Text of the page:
Friday, 20 April 2012

Employees prepared to work longer for less.

Survey shows that one in five works longer hours since the onset of the recession, while 16% have seen their salary reduced.

UK employees are increasingly accepting the business argument that they should work longer hours and accept pay freezes or even cuts in the aftermath of the recession, a survey of workers' attitudes for the Guardian suggests.

The poll of 5,002 working adults reveals that one in five work longer hours since the onset of the recession, with 16% saying their annual salary has been reduced.

Pessimism was revealed about the likely pace of economic recovery, with almost a quarter saying they did not expect to receive a pay rise in the next three years despite soaring consumer inflation. Only one in 10 said they expected a promotion at work during the next 12 months.

Yet far from feeling embittered or disengaged, 72% said they were happy in their jobs and only 27% considered it unlikely they would still be working for their current employer in five years' time. The survey also highlights the financial pressures faced by many workers. One in three respondents said they thought they could only survive for a month or less without their salary, with half saying their savings would last a maximum of three months.

Attitudes towards retirement were also revealing. Two-thirds said they expected to retire by the age of 65, yet less than half that proportion feel they have made adequate financial provision for old age. Recent research from Scottish Widows claimed UK workers need to save an extra £58 a month on average to prepare adequately for retirement.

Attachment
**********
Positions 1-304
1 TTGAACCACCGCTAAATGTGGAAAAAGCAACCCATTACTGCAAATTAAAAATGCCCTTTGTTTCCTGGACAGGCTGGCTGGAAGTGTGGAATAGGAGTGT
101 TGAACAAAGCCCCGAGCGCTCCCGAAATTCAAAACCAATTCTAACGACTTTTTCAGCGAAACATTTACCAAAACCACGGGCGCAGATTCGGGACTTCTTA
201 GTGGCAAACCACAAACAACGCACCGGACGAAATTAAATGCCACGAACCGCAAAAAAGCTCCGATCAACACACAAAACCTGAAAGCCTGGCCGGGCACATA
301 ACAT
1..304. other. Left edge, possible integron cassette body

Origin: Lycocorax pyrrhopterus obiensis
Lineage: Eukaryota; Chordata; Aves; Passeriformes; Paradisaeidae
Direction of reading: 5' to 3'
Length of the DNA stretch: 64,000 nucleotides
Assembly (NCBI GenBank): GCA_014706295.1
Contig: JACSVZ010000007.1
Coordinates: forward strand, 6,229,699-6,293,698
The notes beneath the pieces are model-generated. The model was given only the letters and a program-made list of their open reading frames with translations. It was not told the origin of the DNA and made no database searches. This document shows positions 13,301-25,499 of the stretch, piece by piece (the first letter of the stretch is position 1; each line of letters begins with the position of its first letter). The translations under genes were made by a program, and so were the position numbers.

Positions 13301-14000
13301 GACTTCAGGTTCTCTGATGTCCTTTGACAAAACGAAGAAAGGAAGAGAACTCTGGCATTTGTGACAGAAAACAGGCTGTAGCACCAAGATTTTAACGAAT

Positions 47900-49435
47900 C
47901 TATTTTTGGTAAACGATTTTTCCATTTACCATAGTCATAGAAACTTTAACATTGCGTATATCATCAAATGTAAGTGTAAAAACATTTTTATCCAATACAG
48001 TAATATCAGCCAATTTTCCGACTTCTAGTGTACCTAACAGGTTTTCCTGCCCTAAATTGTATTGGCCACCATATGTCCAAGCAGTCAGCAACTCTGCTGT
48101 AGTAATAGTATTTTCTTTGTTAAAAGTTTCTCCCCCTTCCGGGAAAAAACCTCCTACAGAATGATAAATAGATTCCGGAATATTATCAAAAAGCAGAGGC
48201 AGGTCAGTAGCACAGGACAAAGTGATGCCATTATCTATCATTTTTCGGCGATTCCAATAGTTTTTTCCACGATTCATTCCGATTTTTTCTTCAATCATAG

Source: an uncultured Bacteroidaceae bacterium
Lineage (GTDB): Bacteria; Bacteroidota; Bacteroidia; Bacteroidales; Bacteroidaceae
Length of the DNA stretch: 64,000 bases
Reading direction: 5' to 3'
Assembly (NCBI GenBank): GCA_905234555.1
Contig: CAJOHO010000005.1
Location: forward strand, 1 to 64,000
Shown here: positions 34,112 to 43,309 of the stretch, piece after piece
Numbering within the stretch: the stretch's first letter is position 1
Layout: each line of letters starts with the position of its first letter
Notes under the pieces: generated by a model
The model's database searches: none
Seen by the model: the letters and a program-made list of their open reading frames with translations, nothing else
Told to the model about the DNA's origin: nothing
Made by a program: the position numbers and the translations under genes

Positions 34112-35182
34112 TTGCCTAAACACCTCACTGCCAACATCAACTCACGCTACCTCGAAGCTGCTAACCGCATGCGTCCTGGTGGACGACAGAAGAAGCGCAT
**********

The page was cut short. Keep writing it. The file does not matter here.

The trend towards acceptance of austerity measures in the workplace comes despite a recent analysis by the High Pay Commission showing how executive salaries were once again rising fast and that the pay gap between rich and poor was spiralling out of control. A separate survey, also conducted by ICM, revealed that 72% of the public thought high pay makes Britain a grossly unequal place to live.

"Average pay growth was slowing before the recession, wages took a real hit during the recession, and we're now seeing very slow wage growth coupled with high consumer inflation," said Nicola Smith, chief economist with the TUC. "There are real issues of fairness at a point when workers are facing the greatest squeeze in living standards for decades."

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